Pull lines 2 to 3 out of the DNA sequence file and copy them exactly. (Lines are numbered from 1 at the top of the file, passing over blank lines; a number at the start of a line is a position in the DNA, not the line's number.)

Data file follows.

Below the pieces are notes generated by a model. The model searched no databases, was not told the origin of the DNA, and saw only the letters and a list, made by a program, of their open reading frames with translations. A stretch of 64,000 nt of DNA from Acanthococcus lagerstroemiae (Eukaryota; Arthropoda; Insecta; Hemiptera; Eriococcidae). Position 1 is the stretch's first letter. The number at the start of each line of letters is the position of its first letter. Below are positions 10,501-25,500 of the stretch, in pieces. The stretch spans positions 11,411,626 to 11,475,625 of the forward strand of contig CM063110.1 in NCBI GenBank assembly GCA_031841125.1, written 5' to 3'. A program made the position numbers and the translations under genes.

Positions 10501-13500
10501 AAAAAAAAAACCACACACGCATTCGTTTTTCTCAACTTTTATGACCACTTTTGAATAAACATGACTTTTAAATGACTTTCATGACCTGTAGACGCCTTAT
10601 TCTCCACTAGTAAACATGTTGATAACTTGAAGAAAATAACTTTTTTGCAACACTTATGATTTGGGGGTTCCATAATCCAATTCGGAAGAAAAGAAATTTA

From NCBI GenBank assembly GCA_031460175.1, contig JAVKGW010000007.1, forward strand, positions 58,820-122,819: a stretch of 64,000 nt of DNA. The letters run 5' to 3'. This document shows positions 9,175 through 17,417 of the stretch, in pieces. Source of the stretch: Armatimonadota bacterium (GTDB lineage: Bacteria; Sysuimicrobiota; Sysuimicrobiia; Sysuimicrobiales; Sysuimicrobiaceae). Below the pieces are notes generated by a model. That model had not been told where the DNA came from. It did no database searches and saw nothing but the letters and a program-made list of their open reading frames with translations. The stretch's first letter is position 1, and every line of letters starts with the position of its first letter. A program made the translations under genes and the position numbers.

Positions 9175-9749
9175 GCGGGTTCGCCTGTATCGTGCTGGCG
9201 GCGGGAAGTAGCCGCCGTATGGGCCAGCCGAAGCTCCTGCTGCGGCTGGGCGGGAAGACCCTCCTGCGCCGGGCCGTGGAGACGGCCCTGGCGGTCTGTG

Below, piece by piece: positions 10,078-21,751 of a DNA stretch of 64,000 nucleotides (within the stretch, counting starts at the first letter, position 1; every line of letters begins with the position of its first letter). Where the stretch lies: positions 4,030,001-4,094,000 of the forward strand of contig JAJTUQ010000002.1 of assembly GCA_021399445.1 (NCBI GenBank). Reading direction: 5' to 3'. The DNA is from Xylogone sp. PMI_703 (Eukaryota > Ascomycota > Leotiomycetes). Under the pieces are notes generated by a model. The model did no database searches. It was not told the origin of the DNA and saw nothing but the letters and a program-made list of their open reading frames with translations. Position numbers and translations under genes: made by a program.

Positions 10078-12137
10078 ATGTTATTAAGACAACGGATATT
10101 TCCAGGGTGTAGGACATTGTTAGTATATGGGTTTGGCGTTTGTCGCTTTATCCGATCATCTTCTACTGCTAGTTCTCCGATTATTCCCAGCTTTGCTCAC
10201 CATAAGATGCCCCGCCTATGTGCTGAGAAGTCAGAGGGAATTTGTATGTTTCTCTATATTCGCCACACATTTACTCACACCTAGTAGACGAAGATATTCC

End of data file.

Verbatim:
Positions 10501-13500
10501 AAAAAAAAAACCACACACGCATTCGTTTTTCTCAACTTTTATGACCACTTTTGAATAAACATGACTTTTAAATGACTTTCATGACCTGTAGACGCCTTAT